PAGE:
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I think the general rule of thumb is that the London loading is about 25% more with an extra few thousand for trains on top, but as I don't work in London and have never been offered a move to the capital, I'm basing this on anecdotal evidence from my colleagues. The figures I quote are London; in the North of England a comparable income to 50k is probably around 38k. And you'll have more disposable income from that in Sheffield than you'll get from 50k in London too!
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sonic_dream
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(Original post by AW1983)
I think the general rule of thumb is that the London loading is about 25% more with an extra few thousand for trains on top, but as I don't work in London and have never been offered a move to the capital, I'm basing this on anecdotal evidence from my colleagues. The figures I quote are London; in the North of England a comparable income to 50k is probably around 38k. And you'll have more disposable income from that in Sheffield than you'll get from 50k in London too!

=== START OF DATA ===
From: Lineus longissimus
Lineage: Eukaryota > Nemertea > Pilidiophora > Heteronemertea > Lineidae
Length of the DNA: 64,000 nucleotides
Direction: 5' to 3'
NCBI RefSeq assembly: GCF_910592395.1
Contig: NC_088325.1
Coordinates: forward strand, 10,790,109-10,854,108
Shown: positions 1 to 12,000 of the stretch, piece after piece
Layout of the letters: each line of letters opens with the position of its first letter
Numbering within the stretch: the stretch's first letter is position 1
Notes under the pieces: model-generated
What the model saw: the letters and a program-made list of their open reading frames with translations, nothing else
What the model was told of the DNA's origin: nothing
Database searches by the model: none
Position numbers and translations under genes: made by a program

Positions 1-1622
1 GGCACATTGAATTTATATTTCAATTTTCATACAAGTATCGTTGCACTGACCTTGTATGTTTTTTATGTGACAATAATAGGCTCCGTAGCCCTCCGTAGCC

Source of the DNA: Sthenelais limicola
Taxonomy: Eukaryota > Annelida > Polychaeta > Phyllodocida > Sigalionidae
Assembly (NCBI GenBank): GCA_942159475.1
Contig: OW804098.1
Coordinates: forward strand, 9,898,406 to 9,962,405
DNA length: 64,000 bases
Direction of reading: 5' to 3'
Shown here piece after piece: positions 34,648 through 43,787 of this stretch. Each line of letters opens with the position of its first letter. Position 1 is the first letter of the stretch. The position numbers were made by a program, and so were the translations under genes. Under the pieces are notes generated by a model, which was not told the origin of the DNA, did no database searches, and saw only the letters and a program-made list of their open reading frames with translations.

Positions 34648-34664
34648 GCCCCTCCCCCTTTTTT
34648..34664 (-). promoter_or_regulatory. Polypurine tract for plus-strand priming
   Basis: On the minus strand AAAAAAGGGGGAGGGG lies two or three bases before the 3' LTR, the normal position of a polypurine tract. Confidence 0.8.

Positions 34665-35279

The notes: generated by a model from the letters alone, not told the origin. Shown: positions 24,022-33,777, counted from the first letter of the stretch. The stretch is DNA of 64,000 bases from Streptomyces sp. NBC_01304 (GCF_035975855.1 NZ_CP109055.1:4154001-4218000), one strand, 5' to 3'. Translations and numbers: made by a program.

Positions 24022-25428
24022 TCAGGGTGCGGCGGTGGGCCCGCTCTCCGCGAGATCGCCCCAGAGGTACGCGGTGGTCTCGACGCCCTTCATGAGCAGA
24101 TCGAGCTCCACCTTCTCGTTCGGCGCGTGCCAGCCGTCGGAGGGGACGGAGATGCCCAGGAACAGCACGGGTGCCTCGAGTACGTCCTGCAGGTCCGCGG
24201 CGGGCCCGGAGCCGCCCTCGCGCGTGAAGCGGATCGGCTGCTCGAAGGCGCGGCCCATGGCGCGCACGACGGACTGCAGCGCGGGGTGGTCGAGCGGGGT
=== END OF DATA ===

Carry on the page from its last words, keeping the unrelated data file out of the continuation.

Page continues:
Thanks, man. I always knew there was some sort of added weighting that London carried but never really knew roughly how much that added on to your pay. I live in Leeds, and, for the time being, is the only place I've been browsing for jobs I could move on to in the future, and £38K is around the average.

EDIT:
How do industry and practice figures compare with each other in general by the way?
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Narcissist
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(Original post by maria86)
Thanks that was an informative post. You know exactly what I mean with my pay. It’s nothing to be happy about in terms of other ACA qualified people in London. Actually I know for a fact some of my own colleagues are on £15k more than me, only a year or two older and doing the same role (although they’re big4 qualified and male.. probably makes a difference).